The Senate Banking Committee approved a measure 12-11 last Tuesday, and the House Financial Services was set to vote on a similar measure last Thursday at press time.
Both bills would ban interest rate hikes on existing balances, over-the-limit fees and double-cycle billing. The cardholders could avoid the higher rate by canceling the card before it takes effect.
CUNA, NAFCU and other associations representing financial services said the measure would harm the ability of their members to manage risk and thus decrease the availability of credit. Both also said they support the idea of expanding consumer rights but took issue with several parts of the measure, including a provision requiring a 45-day notice of rate changes and the provision mandating creditors set up a system so consumers can notify them if they want to opt out of credit authorization of over-the-limit transactions if fees are involved.
The Senate and House bills are similar to regulations approved by the NCUA and other regulators last year, which take effect next year. Lawmakers want to pass the measure so it takes effect sooner-90 days after the president signs it-in light of the recession.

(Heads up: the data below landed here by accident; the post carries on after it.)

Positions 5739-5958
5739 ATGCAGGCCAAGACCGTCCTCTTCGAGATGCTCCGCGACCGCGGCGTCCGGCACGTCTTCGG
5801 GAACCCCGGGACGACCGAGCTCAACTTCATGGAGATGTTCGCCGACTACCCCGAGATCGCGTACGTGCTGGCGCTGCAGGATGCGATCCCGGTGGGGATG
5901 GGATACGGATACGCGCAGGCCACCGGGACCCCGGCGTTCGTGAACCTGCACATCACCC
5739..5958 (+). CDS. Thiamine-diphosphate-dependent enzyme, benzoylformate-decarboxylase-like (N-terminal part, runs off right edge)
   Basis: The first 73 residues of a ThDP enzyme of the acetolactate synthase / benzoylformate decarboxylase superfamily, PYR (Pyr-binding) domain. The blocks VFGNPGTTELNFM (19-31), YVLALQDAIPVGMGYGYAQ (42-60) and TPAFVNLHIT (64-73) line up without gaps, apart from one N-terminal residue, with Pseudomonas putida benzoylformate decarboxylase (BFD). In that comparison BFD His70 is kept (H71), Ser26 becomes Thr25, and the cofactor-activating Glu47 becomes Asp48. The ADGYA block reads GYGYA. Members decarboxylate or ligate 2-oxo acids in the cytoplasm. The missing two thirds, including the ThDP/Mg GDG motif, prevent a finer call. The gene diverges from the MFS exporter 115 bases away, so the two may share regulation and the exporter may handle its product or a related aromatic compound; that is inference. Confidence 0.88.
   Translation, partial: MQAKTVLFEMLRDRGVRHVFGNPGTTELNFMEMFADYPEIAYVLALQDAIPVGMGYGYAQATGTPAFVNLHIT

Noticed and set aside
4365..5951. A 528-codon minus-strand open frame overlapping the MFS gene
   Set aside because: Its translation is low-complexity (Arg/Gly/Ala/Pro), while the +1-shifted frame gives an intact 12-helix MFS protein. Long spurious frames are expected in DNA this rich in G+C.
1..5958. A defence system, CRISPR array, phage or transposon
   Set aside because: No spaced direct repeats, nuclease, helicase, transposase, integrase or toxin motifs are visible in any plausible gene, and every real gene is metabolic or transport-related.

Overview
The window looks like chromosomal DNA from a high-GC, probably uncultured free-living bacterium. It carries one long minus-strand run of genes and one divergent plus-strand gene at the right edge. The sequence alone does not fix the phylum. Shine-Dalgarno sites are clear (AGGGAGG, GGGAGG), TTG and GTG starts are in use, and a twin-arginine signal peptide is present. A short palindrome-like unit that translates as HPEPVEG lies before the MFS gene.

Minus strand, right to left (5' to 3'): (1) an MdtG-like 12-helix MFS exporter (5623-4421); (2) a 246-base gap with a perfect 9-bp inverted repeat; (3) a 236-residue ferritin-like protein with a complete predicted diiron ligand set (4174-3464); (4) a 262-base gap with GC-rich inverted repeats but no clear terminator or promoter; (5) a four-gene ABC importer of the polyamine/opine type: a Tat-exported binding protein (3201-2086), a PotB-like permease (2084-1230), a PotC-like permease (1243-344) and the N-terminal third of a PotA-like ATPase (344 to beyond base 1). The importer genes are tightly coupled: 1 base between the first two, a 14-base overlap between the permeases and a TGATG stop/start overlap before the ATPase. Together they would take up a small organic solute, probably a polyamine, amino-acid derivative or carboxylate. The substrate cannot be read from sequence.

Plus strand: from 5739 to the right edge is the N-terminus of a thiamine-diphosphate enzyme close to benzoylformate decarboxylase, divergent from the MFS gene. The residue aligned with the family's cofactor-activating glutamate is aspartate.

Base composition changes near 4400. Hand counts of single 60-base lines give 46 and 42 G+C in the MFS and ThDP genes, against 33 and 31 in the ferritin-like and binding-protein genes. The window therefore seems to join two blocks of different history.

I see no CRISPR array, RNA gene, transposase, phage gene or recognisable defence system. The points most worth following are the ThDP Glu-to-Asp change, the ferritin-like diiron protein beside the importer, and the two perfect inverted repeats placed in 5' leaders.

Senate Banking Committee Chairman Christopher Dodd (D-Conn.), the main sponsor of the measure in that chamber, said that passage is necessary because "we cannot recover if we allow practices to continue that drive so many families into debt."
Because of the closeness of the vote, Dodd promised to work with committee members to make changes before he brings it to the full Senate. During a hearing on the bill last Wednesday, Rep. Carolyn Maloney (D-N.Y.), the measure's main sponsor in the House, said, it "levels the playing field between card companies and cardholders."